Figure 1. In vitro and in vivo effects of oxaliplatin on the myenteric neurons in the mouse distal colon. (A) A significant increase in the proportion of NOS-IR neurons per area (2 mm2) within the myenteric plexus of the distal colon cultured with a high concentration of oxaliplatin compared to the control at both 3 (***P < 0.001) and 24 h (*P < 0.05) and a low concentration of oxaliplatin at 3 h of tissue culture (*P < 0.05). (B) A significant decrease in the total number of myenteric neurons at both Day 14 and Day 21 following in vivo oxaliplatin administration compared to the sham-treated at the same time points (*P < 0.05) and Day 3 oxaliplatin-treated mice (***P < 0.001). (C) Proportion of NOS-immunoreactive neurons per area (2 mm2) within the myenteric plexus of the distal colon was significantly increased at all four time-points (Days 3, 7, 14, and 21) following in vivo oxaliplatin administration compared to the sham-treated mice (***P < 0.001). All data represent the mean ± SEM.
Effects of Repeated in vivo Oxaliplatin Administration on Myenteric Neurons
To determine whether the changes induced by oxaliplatin in the ex vivo tissue culture also occur in in vivo, the effects of repeated short- and long-term oxaliplatin administration were examined (Figures 2A,B).
Figure 2. (A) Wholemount preparations of the myenteric neurons in the distal colon segments following 3 (2a–2d) and 7 (4a–4d) days of repeated in vivo oxaliplatin administration compared to sham-treated animals at 3 (1a–1d) and 7 (3a–3d) days. Myenteric ganglia and neurons labeled with β-Tubulin Tuj1 (red), nuclei labeled with DAPI (blue) (arrows) can be seen within the ganglion (1b). Smooth muscle cells (asterisks) are also labeled with DAPI (1b). Significant increase in the proportion of NOS neurons (green) can be seen at both Days 3 and 7 after oxaliplatin treatment. Scale bar = 20 μm. (B) Wholemount preparations of the myenteric neurons in the distal colon segments following 14 (2a–2d) and 21 (4a–4d) days of repeated in vivo oxaliplatin administration compared to sham-treated animals at 14 (1a–1d) and 21 (3a–3d) days. The reduction in total number of neurons and increase in the proportion of NOS neurons was found at both Days 14 and 21 after oxaliplatin treatment. Scale bar = 20 μm.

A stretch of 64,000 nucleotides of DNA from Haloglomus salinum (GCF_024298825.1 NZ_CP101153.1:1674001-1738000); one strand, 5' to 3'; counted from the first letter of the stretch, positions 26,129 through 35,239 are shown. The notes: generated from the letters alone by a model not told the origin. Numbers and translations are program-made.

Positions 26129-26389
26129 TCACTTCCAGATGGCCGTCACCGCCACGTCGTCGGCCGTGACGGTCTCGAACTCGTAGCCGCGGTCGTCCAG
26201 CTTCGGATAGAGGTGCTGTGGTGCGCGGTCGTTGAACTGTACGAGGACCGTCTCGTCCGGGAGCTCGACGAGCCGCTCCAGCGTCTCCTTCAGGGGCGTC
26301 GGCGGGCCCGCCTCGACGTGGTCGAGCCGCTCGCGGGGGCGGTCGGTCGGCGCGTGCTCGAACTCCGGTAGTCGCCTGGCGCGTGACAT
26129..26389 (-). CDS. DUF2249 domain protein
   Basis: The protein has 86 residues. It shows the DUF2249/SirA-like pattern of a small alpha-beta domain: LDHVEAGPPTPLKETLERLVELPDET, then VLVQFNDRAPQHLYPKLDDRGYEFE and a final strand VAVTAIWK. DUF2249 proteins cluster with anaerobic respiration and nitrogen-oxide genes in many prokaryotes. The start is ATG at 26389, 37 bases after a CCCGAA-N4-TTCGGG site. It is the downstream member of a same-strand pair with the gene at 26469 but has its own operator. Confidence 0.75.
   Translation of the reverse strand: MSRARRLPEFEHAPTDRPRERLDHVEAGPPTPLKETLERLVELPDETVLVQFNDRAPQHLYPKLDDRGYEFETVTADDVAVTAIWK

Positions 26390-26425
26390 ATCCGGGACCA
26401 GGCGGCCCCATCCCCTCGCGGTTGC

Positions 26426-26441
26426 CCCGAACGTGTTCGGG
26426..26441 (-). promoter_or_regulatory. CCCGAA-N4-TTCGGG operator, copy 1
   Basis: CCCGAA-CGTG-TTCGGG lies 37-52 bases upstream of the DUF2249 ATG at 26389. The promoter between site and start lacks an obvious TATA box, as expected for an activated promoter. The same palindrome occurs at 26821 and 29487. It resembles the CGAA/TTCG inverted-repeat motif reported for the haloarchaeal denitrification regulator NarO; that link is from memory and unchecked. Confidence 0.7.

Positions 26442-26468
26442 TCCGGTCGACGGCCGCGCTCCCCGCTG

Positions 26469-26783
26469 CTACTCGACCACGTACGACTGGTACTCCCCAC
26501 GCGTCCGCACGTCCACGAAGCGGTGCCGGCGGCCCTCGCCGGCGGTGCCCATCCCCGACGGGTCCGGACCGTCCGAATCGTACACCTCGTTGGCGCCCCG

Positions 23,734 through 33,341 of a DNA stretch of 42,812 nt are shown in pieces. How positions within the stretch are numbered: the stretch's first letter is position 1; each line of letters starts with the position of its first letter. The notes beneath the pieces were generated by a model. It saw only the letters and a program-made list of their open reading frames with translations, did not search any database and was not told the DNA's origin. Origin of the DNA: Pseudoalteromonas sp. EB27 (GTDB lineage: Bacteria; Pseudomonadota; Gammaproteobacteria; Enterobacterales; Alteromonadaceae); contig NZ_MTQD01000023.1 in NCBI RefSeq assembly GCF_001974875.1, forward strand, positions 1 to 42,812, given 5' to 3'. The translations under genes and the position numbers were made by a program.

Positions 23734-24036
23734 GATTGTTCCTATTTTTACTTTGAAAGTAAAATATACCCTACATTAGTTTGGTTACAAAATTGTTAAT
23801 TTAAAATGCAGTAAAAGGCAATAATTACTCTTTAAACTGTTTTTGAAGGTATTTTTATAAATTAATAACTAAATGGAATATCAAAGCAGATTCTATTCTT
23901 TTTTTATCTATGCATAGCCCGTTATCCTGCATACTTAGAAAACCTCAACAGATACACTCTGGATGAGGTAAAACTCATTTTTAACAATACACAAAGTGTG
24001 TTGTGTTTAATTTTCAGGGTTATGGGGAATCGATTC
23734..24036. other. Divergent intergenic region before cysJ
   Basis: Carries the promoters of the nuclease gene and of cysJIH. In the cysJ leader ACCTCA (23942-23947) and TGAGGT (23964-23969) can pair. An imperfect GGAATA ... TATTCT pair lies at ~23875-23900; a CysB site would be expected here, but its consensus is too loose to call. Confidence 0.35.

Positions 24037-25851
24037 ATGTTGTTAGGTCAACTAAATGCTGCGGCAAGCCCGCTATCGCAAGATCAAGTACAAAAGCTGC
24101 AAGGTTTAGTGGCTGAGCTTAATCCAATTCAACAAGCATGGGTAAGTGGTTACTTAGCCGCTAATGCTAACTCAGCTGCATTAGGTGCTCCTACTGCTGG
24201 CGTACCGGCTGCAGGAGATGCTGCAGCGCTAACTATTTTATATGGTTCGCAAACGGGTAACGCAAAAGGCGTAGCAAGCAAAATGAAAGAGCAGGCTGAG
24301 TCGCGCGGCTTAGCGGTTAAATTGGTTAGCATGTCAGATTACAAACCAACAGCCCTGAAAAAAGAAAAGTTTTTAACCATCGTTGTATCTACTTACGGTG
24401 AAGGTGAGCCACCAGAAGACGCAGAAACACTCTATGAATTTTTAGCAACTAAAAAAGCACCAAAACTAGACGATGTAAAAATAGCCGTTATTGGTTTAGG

The total number of myenteric neurons was significantly reduced in the oxaliplatin-treated group when compared to the sham-treated group at Day 14 (sham-treated: 970 ± 46; oxaliplatin-treated: 726 ± 15, P < 0.05) and at Day 21 (sham-treated: 907 ± 67; oxaliplatin-treated: 629 ± 30, P < 0.01). A comparison within the oxaliplatin-treated group alone also shows a substantial reduction in the number of neurons from Day 3 (1007 ± 50) to Days 14 (726 ± 15, P < 0.001) and 21 (629 ± 30, P < 0.001) (Figure 1B).
Consistent with the ex vivo tissue culture, wholemount preparations of the distal colon from in vivo oxaliplatin-treated mice displayed a substantial increase in the proportion of NOS-IR myenteric neurons at all four time points following treatment (Day 3: 23.7 ± 0.4%; Day 7: 23.2 ± 0.7%; Day 14: 22.3 ± 0.4%; and Day 21: 23.6 ± 1.2%) in comparison to the sham-treated group (Day 3: 20.6 ± 0.8%; Day 7: 17.8 ± 0.7%; Day 14: 19.7 ± 0.5%; and Day 21: 18.7 ± 1.1%, P < 0.05) (Figure 1C).